|The night is one of those which can only be read about in a Mills and Boone
novel - but is real. The warm, gentle, breeze blows off the Indian Ocean and
rustles the Coconut Palm tree leaves. In the distance is the soft murmur as
the rollers break on the reef. Stars shine down and seem no more than arms
length away. The moon shines so brightly as to make it possible to read a
newspaper, outside, in the middle of the night, and I can - I tried!
Things could be perfect, or as perfect as they can get on Gan, but the situation
has gone horribly "Pear-shaped".
Its like this; manpower on the Transit Aircraft Servicing Flight dictates
a permanent three shifts system each twelve hours "On" and twenty-four
"Off". No weekends, no Bank Holidays, no leave, nothing but "Time
Ex" to relieve the repetition. We have Two/Three Airframe trades, Two/Three
Engine, two Electrician, two Instrument and one "Electronics" man,
plus a Boss, on each shift. The usual total of thirteen is definitely unlucky
At the moment we have a problem. Due to sickness and family difficulties
back in the UK we are down to just one "Electronic" representative,
Cliff, among the three shifts. He can't work 24h/day, so he is not on any
one shift, but available at any time. "Available" in Cliff's language
means that you have to search the right watering hole in order to catch him
for work when he is required. We need him tonight because we received a "Tech
Warning" from a Brit coming in from Singapore, "No Returns on CCWR".
This means the crew cannot use Radar to see tropical storms ahead. They won't
be happy with a "Turnround" servicing and Take-off again. Gan has
to increase its population from around three hundred to four hundred with
all the feeding and shelter for crew and passengers this entails, until the
aircraft is fit to fly once more. No-one is happy at the prospect. Cliff must
Everything that can be done is done and we are ready for the arrival. As
the aircraft stops we go through the turn-round procedure. Cooler, Oxygen/Air
bottle/Bog Trollies, Ground Power Unit, Fuel Bowsers etc. are brought into
position and the inspection starts and finishes as far as we are concerned,
Radar excepted. Excuses are found to go onto the A/C to see how the Shift
Boss is getting on with the Navigator. The "Rover" arrives - the
driver has found Cliff. Mixing him and the Navigator is likely to be a problem.
Cliff looks and smells like someone who hasn't showered, eaten or slept for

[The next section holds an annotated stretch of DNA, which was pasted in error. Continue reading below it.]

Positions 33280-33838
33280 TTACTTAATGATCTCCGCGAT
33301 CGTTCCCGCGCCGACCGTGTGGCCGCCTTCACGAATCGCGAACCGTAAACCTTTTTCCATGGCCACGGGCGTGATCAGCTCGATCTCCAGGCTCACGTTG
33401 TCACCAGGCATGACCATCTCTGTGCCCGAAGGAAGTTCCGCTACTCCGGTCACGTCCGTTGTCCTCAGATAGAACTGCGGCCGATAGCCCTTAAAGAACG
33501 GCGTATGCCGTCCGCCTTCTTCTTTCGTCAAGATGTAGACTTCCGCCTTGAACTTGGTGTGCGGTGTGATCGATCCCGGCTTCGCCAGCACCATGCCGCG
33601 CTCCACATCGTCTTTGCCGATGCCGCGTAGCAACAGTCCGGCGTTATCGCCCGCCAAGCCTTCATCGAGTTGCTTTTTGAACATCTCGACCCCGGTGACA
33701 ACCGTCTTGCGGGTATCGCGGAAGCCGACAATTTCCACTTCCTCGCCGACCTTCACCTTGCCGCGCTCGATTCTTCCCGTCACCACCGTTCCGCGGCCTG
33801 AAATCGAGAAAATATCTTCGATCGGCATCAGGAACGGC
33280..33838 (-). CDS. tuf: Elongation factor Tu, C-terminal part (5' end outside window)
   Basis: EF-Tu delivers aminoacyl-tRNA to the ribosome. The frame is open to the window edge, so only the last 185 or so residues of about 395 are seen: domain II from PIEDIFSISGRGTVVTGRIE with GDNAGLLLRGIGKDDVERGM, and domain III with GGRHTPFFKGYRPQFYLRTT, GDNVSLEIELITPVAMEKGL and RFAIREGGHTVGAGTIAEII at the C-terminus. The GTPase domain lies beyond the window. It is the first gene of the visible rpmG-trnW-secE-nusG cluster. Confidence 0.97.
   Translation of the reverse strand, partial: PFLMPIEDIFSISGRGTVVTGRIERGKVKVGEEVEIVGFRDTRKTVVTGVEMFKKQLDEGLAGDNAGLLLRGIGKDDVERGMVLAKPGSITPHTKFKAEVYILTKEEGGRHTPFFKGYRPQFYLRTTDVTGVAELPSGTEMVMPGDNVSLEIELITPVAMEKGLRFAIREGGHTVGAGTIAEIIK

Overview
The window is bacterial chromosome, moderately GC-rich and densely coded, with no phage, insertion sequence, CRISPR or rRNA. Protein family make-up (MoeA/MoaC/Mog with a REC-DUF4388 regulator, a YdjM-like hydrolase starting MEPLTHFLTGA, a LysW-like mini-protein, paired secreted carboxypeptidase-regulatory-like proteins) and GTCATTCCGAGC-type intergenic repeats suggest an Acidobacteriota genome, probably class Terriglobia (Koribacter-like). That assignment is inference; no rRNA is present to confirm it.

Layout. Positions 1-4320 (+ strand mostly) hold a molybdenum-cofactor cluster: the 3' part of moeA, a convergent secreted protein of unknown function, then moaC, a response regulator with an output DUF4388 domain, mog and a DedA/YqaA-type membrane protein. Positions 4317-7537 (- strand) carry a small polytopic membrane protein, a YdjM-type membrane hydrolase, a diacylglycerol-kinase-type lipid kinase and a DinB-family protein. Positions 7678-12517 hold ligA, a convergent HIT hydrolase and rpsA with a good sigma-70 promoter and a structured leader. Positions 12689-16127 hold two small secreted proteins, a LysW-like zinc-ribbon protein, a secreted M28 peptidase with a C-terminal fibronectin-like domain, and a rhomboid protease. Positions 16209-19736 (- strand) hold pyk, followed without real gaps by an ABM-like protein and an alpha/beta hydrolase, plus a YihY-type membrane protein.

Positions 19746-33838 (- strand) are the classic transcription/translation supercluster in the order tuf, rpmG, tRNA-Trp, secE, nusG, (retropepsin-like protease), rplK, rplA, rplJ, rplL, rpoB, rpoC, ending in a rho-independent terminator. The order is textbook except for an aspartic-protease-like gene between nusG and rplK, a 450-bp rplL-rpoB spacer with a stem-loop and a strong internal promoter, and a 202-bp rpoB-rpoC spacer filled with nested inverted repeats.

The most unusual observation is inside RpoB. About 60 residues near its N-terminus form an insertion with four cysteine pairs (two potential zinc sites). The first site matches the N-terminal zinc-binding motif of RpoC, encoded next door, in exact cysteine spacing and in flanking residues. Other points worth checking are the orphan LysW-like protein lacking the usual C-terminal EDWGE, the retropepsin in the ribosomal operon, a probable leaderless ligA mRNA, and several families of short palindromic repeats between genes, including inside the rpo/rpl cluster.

some time. The Nav. is immaculate; for someone who has just flown a leg from
Changi, he is a walking miracle. SD hat TDC, creases only where required in
trousers. No sweat streak down the middle of the shirt back above a ramrod
spine, tie straight and mat black. Shoes with no marks to mar the high polish
and not a pinpoint of a sweat on his brow. A regulation picture.
Cliff gets down to business; that is, he sits at the Nav.'s station and closes
his eyes. Electricians hover with AVO and lamp and batteries at the ready.
"Check Resistance between "D" and "F" on No Three
plug", the check is made and the result passed back to Cliff. "Check
between "A" and "K" on No Two". The assistants down
in the "Forward Freight" carry out further instructions as requested,
the shift boss anxiously consults his watch, the Nav. stands waiting (Why
doesn't he sit, go away, or at least, lean). Time passes, Cliff sweats even
more, brow furrowed, heads peek out from the forward freight, everyone is
at the ready, waiting for him to work his magic. Our meagre store of spare
"Boxes" etc. for the CCWR system are gathered and we are ready to
change, repair as far as we can or just thump the item that Cliff indicates
is U/S, but he seems stuck. Everything is back to the way it was when we started.
We are going round in circles. The A/C is cleared of equipment, except for
Ground Power and the Cooler, ready to go when its fixed. We await Cliff..
"Run it" said Cliff. In no time I have three and four going in
S'fine and the radar "ON", we wait. Time seems to stand still, no
one moves. The roar of the GPU intrudes above the engines and they are the
only sounds in the world, apart from the thump, felt rather than heard, of
the oscillating scanner. Suddenly, Cliff surges to the front of the cockpit,
"Let me see that f*****g display". He stares at the screen, turns
to me and says "Stop it". He stays there as the engines stop and
the steps come in. We wait for Cliff to say something.
He turns and says "Who snagged this f*****g thing?" .
"I did" states the Nav.
Cliff looks at him and, apparently, sees him for the first time. He puts his
face close to the Nav's, breathes out, and tries to focus. Everyone stays
frozen in impossible positions, thinking he has finally cracked.
Cliff hangs on his tie, flows round him and then pulls him, by the tie, to
the top of the steps, we follow. He swings his spare arm in a gesture that
covers the star-spangled firmament and declares.
"Can you see any f*****g clouds?". Then,
" How do you expect to get any f*****g returns?".
The Nav enters the cabin while Cliff stumbles down the steps and into the
back of the Rover, shouting "Get me back to the 180". It goes off.
So do we, fast.
No one but the Shift boss and the Nav. is on the A/C. Everyone is back on
the Flight veranda, gazing back at the Brit and wondering what will happen
now. After a few minutes the shift boss comes in and calls "Opps".
"The Brit is finished, F700 cleared, and its ready to go".
I suppose we never will find out what happened after we left the A/C, or
what was said - unless one of your readers.........?.